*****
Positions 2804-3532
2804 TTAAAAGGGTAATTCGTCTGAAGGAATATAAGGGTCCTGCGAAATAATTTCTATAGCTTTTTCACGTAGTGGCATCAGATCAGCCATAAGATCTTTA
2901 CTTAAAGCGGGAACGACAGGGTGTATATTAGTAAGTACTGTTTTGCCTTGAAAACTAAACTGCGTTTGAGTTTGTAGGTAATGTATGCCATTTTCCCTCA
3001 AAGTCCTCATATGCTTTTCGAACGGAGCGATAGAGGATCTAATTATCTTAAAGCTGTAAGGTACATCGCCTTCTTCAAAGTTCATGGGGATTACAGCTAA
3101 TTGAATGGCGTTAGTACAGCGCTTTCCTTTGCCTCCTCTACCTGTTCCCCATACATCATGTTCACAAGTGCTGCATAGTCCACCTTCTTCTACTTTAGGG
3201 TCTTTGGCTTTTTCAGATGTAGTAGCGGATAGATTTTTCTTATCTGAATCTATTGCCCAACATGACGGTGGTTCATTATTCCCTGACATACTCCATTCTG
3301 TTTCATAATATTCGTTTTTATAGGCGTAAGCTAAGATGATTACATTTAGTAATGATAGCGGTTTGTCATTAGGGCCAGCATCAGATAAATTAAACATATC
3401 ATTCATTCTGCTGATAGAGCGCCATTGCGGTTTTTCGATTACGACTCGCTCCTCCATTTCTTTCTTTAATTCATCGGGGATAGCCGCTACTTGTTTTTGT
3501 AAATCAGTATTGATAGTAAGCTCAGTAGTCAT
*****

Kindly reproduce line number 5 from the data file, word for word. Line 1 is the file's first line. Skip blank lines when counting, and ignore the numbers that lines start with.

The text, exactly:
3101 TTGAATGGCGTTAGTACAGCGCTTTCCTTTGCCTCCTCTACCTGTTCCCCATACATCATGTTCACAAGTGCTGCATAGTCCACCTTCTTCTACTTTAGGG